Common Criminals or Political Law-Breakers?

Today The Pensive Quill carries an article by guest writer Liam O Ruairc on the differences between political and criminal prisoners

by Liam O Ruairc

‘Support Republican POWs’, ‘Restore Political Status’ are slogans that will be familiar to all those concerned about the plight of the close to one hundred republicans imprisoned today. At the same time there are ongoing attempts to criminalise Republicans still engaged in armed actions against the British state. (1) But what does the category of ‘Prisoner of War’ mean or that of ‘Political Status’ entail? Can they apply to Republican prisoners today? And are there any grounds to label Republican prisoners as ‘criminals’?

The category of ‘Prisoner of War’ is based on the 1949 Geneva Convention on the humanitarian laws of war and its amendments of 1977 known as Protocols I and II. The 1949 Convention could not be applicable to Republican prisoners as they are not engaged in conventional warfare. Its 1977 Protocol II deals with rebellions and guerrilla warfare, but it is unlikely that Republican prisoners would be recognised today as legitimate combatants under its provisions; particularly as they have no diplomatic recognition and in terms of international law as a consequence of the 1998 Belfast Agreement “the historical claims of alien occupation or a de facto war of national liberation are likely to be dismissed in the Northern Ireland context.” (2)

If Article 3 of the Geneva Convention could apply to Republicans as they have a certain degree of leadership and organisation, despite incidents like the one in Meigh last year, it would be difficult for them to prove today that they have effective control over parts of the territory and that they carry their weapons openly. (3) (Note that Loyalists could argue that they should be granted combatant status under Article 42 (Protocols 1&3) as a paramilitary force auxiliary to the British Army, but if granted they would then be liable to be prosecuted for war crimes, which is probably one of the reasons why aside from a handful of prisoners none opposed criminalisation.)

What about ‘Political Status’? (4) There is no recognition either in the jurisprudence of domestic courts or international courts of ‘Political Status’. It is worth looking at some legal precedents.

In 1978, four Republican prisoners initiated a case at the European Commission of Human Rights during the ‘dirty protest’ for granting of ‘Political Status’ and exemption from ordinary prison rules. (5) When the European Commission of Human Rights examined the merits of their case in 1980, it concluded that no right of special treatment accrued to them under international law. (6) Republican prisoners thus never had either ‘Prisoner of War’ or ‘Political Prisoner’ status and are unlikely to achieve either.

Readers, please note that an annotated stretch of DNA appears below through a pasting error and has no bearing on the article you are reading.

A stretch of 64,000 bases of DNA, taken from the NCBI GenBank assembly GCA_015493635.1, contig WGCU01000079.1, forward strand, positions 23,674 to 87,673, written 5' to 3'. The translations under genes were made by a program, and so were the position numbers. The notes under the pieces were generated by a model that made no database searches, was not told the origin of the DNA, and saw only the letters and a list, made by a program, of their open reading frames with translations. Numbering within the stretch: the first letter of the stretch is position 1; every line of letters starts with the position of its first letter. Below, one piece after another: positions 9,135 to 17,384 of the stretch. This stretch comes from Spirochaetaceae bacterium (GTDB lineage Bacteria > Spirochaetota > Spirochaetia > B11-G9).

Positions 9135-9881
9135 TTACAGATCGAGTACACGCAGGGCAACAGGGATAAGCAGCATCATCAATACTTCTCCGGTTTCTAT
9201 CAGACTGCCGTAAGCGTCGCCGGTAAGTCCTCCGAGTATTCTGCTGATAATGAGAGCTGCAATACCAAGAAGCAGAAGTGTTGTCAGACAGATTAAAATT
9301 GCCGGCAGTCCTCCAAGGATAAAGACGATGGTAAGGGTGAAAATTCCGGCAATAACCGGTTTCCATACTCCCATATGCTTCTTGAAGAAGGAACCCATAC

But Republicans often claim that between 1972 and 1976 they were officially recognised as political prisoners. (7) What Republican prisoners had during those years was ‘Special Category Status’: persons convicted and sentenced to more than nine months imprisonment for so-called ‘scheduled’ offences had a regime free of work and prison duties and were recognised as a group.

A study analysing the status of Republican prisoners noted that their claim for differential treatment was neither consistent nor unambiguous. At certain times they laid claim to the status of ‘prisoners of war’, at others they merely sought a recognition of ‘political status’; but primarily they sought to be distinguished from ‘ordinary convicted prisoners’. (8). The creation of ‘Special Category Status’ was a de facto recognition that prisoners engaged in politically motivated acts were distinguishable from ‘ordinary’ criminals.

The withdrawal of the Special Category Status was a direct consequence of the British government's so-called 'criminalisation' policy. The Northern Ireland Secretary of State described the security problem in 1976 in the House of Commons as involving only “small groups of criminals”. (Hansard, Vol 913, 14 June 1976, col.44) A similar policy exists in 2010:
"The authorities are said to be concerned the use of the word "republican" gives dissidents a degree of credibility. The Sunday Times said the NIO is set to introduce the measures for members of groups such as the Continuity IRA, Real IRA and Oglaigh na hEireann (OnH) amid the severe threat they pose to the security forces. This includes ‘rebranding’ aimed at removing the word republican to distinguish dissidents from Sinn Fein and influencing opinion in nationalist community. The step has been devised in consultation with civil servants, police chiefs and MI5.A spokesman for the NIO told the paper: "Calling these disparate criminal groups dissident republicans gives them a status that they don’t deserve. "They are the enemies of peace and political progress and the language used to describe them should reflect this."
One term which may be used is "criminal paramilitary gangs". (9) The policy of criminalisation had politically defined the actions of republican organisations as deviant criminal behaviour. However, there is no serious empirical warrant for labelling Republicans as criminals. (10) Despite the official criminal label, the British Army’s 1978 Glover Report itself stated:
‘Our evidence of the calibre of rank and file terrorists does not support the view that they are mindless hooligans drawn from the unemployed and the unemployable.’ (11)
Surveys of republican offenders coming before the courts found that the data ‘beyond reasonable doubt’ established that the bulk of them were people
‘without criminal records in the ordinary sense, though some have been involved in public disorders (but) in this respect and their records of employment and unemployment they are reasonably representative of the working class community of which they form a substantial part (and) do not fit the stereotypes of criminality which the authorities have from time to time attempted to attach to them.’ (12)